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dc.contributor.advisorEasterby-Smith, Sarah
dc.contributor.advisorFyfe, Aileen
dc.contributor.authorRomero-Passerin d'Entreves, Elena
dc.coverage.spatial229 p.en_US
dc.description.abstractThis thesis is a comparative study of four botanic gardens in Scotland and Tuscany in the second half of the eighteenth century. Taking an approach based on case studies, it argues that botanic gardens were early examples of specialisation, professionalisation, and institutionalisation of science. The existing historiography on the topic has tended to focus on large and famous institutions which enjoyed excellent social and economic resources. By examining gardens at the margins of the largest Enlightenment science centres, the thesis shows that there were European trends in the evolution of botanical and scientific institutions at the time. Despite many differences in their political, economic, and climatic situations, the comparison of the botanic gardens of Edinburgh, Florence, and Pisa reveals striking similarities in their development as institutions in the second half of the century. The thesis explores three main themes: the management of space, the status of staff, and the place of the gardens in a wider public infrastructure. It shows that, though their responses to each theme sometimes differed, the gardens grappled with the same questions and followed similar trends. The space of the gardens was fashioned by and dedicated to scientific activities in a way that gave an increasingly precise definition to the concept of science, one that included research and excluded other forms of knowledge practices. The status of the people in charge of the gardens came to be more clearly defined and made them rare figures of professionals of science in the eighteenth century. Finally, an increase in funding and control by public authorities gave the gardens a mission to serve the public good through the practice of science. By examining these trends in all three cities, the thesis shows how specialisation, professionalisation and institutionalisation of science developed in botanic gardens of the eighteenth century.en_US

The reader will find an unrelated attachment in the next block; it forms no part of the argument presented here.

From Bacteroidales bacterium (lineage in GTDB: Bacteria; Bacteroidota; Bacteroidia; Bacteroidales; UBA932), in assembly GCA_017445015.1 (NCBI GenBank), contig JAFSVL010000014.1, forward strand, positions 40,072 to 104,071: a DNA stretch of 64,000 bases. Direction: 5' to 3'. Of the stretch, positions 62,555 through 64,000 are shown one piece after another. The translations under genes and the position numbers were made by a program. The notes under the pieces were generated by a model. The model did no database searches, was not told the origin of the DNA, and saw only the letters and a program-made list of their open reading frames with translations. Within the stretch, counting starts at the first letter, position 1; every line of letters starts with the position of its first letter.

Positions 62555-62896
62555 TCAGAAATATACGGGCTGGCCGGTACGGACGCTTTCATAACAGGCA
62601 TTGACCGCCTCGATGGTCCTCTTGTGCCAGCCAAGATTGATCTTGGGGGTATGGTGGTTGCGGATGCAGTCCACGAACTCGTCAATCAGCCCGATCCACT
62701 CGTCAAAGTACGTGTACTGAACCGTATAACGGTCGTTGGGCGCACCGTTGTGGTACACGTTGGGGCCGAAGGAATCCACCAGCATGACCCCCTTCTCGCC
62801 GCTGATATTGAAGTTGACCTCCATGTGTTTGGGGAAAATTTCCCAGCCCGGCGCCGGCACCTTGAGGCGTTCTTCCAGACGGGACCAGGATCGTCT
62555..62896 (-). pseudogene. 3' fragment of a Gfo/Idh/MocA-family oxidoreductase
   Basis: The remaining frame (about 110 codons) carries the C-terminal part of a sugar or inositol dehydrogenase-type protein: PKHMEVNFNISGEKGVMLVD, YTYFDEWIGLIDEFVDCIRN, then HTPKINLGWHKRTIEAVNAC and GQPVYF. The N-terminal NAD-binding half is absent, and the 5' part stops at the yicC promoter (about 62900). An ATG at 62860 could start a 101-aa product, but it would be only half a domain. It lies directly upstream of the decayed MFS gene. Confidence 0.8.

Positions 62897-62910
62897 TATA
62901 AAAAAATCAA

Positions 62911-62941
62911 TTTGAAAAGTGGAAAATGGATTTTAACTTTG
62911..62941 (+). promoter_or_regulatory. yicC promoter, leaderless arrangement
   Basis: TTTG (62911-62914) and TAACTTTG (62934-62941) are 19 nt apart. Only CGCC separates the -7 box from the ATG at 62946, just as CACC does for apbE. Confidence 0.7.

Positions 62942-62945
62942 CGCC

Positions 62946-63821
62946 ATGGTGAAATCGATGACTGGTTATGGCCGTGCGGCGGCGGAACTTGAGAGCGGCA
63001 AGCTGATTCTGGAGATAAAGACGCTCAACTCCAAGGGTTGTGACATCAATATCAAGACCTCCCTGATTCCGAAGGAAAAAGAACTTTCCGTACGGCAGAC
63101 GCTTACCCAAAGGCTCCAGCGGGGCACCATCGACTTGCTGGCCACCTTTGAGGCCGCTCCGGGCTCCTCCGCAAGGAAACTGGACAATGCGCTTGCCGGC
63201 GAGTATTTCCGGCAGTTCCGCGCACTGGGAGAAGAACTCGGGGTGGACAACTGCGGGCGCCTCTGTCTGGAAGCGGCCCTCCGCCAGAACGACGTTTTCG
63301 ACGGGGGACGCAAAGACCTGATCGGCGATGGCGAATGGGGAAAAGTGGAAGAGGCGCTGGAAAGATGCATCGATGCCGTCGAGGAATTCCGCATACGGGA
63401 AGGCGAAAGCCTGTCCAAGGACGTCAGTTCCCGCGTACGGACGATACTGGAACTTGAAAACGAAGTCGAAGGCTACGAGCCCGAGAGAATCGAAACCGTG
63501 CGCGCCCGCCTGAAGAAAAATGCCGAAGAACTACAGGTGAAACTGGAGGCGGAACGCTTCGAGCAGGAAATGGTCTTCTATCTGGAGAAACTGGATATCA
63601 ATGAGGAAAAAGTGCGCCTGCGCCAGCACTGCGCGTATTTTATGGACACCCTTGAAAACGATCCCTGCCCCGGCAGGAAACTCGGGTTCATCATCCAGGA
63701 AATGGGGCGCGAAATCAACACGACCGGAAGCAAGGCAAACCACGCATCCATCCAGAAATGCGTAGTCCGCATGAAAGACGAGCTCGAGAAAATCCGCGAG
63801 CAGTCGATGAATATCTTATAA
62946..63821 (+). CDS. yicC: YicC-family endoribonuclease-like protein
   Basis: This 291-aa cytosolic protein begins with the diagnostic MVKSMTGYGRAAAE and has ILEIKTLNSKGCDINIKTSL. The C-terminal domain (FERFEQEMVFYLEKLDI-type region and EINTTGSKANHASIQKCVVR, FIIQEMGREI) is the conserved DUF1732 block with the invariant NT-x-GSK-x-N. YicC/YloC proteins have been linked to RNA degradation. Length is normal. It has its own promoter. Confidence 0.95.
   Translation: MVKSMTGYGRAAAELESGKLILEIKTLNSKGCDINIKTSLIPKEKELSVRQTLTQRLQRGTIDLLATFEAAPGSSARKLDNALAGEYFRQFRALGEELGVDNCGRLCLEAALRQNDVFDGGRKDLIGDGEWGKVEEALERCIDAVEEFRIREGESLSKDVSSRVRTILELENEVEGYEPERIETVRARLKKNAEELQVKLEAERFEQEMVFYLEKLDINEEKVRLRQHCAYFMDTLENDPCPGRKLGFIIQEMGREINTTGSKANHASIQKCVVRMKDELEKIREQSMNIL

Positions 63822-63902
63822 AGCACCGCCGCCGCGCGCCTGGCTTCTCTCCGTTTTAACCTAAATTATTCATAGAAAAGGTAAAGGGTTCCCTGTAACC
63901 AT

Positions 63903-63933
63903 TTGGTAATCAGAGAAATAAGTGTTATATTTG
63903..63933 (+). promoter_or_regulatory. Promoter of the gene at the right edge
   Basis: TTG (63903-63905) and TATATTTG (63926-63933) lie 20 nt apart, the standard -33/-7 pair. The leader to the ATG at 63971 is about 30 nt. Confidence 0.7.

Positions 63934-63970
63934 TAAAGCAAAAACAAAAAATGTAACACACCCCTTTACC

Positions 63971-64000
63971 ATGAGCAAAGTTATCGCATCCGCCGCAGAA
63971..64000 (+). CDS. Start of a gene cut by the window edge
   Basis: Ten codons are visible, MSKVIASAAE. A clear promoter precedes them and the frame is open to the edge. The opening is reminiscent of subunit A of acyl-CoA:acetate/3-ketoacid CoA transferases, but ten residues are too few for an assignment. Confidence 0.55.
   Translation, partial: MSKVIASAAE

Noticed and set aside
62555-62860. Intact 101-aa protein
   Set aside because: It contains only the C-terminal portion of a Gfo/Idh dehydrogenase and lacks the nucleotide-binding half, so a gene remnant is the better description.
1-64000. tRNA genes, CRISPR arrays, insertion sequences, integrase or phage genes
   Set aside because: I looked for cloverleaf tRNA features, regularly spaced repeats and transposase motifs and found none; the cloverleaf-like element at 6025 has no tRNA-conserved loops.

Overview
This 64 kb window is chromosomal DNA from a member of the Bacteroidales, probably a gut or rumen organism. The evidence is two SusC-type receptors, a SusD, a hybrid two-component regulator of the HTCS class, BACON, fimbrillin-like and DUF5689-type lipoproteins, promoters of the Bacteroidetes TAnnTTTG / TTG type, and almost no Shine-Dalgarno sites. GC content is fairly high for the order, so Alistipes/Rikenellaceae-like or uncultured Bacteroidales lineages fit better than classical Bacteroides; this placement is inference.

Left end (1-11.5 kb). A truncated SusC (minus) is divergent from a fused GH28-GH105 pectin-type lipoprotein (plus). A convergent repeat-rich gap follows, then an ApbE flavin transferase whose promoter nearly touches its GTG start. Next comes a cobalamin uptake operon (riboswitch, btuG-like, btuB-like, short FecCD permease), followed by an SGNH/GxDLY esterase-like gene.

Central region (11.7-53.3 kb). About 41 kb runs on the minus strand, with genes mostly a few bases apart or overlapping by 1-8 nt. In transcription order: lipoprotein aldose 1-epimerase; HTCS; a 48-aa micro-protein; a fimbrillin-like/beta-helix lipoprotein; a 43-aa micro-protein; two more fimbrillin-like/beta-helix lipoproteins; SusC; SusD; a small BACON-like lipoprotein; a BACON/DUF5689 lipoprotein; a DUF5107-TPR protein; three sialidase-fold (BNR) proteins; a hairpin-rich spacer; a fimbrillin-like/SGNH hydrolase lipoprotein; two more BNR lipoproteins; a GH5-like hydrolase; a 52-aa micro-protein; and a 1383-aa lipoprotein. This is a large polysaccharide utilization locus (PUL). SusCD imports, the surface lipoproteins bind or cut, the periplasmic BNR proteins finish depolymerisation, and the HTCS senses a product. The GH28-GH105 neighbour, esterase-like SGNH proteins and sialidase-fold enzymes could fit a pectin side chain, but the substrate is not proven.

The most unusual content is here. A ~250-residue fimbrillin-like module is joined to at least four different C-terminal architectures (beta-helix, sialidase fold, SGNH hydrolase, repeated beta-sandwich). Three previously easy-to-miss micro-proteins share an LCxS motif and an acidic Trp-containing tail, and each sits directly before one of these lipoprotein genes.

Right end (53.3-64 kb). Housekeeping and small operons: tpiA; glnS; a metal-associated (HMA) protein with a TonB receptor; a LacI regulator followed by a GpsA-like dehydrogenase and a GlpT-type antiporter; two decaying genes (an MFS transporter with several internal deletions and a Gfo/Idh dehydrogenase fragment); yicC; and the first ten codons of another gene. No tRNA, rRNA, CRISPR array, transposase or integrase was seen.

dc.publisherUniversity of St Andrews
dc.rightsCreative Commons Attribution-NonCommercial-NoDerivatives 4.0 International*
dc.subjectBotanic Gardenen_US
dc.subjectEighteenth centuryen_US
dc.subjectHistory of scienceen_US
dc.subjectHistory of institutionsen_US
dc.subjectItalian historyen_US
dc.subjectPeter-Leopold of Tuscanyen_US
dc.subjectGeorge IIIen_US
dc.subjectScientific specialisationen_US
dc.subjectScottish historyen_US
dc.subjectGarden historyen_US
dc.subjectHistory of botanyen_US
dc.subjectHistory of Tuscanyen_US
dc.titlePublic botanic gardens and the early institutionalisation of science : Edinburgh, Florence, and Pisa in the second half of the eighteenth centuryen_US
dc.contributor.sponsorScottish Graduate School for Arts and Humanities (SGSAH)en_US
dc.type.qualificationnamePhD Doctor of Philosophyen_US
dc.publisher.institutionThe University of St Andrewsen_US

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    Creative Commons Attribution-NonCommercial-NoDerivatives 4.0 International
    Except where otherwise noted within the work, this item's licence for re-use is described as Creative Commons Attribution-NonCommercial-NoDerivatives 4.0 International